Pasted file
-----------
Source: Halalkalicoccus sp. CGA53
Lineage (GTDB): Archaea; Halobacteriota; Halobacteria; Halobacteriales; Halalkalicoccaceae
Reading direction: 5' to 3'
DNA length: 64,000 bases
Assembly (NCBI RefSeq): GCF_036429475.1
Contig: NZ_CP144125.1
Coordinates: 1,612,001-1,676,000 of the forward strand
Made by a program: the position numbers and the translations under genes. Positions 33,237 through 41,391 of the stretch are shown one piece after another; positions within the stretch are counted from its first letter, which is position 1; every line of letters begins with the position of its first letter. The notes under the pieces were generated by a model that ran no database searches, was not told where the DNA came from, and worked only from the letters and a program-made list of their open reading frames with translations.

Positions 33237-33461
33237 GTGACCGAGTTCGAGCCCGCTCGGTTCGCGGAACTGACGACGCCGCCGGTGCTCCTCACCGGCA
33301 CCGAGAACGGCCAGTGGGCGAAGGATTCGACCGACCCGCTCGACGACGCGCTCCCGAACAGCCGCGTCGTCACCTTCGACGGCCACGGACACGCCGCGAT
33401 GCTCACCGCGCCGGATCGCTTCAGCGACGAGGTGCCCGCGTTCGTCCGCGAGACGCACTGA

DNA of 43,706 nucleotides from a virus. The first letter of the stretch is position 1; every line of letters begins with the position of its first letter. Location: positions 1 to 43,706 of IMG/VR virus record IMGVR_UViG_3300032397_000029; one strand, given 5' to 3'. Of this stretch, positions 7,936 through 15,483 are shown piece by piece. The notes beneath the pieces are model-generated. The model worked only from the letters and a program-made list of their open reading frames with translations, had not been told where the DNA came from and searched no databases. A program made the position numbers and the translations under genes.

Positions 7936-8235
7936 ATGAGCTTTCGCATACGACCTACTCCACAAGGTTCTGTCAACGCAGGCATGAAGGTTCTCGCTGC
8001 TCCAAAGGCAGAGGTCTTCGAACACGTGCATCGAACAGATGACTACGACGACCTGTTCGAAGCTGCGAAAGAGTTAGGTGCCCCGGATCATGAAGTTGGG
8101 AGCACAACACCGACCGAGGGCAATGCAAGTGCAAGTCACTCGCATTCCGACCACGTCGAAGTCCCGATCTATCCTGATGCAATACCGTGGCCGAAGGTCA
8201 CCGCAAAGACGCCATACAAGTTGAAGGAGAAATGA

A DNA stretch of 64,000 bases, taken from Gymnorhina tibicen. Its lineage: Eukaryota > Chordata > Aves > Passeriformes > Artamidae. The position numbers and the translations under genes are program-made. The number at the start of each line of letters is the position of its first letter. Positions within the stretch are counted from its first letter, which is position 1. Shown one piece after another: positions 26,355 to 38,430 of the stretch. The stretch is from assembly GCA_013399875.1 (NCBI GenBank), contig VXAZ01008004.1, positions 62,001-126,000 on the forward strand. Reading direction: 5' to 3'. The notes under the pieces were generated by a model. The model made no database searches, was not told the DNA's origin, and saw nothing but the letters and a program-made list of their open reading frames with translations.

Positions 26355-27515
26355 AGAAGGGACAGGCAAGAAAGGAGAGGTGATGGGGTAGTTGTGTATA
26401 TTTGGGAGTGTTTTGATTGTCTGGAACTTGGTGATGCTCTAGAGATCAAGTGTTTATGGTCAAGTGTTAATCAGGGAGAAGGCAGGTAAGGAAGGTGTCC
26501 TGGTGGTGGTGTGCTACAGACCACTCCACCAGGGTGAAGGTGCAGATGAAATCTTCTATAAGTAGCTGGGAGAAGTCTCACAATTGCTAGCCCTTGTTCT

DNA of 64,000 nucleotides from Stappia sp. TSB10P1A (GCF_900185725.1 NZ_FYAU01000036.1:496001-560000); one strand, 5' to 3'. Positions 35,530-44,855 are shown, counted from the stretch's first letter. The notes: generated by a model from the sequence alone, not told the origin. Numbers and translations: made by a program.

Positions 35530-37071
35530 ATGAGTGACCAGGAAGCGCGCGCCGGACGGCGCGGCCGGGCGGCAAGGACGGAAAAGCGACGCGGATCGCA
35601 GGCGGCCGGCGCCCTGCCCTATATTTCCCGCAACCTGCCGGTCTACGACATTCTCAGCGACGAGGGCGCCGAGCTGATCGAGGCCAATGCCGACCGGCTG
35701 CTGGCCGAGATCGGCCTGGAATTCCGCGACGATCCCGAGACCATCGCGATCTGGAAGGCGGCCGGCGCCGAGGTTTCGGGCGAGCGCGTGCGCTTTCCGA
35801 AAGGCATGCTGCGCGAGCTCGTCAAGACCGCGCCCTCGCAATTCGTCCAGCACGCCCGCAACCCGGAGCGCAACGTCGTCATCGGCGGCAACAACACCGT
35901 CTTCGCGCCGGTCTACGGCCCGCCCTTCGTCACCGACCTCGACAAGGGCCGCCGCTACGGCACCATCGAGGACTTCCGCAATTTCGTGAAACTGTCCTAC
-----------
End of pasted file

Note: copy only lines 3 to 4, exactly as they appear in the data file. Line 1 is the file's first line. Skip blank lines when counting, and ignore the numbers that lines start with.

Reading direction: 5' to 3'
DNA length: 64,000 bases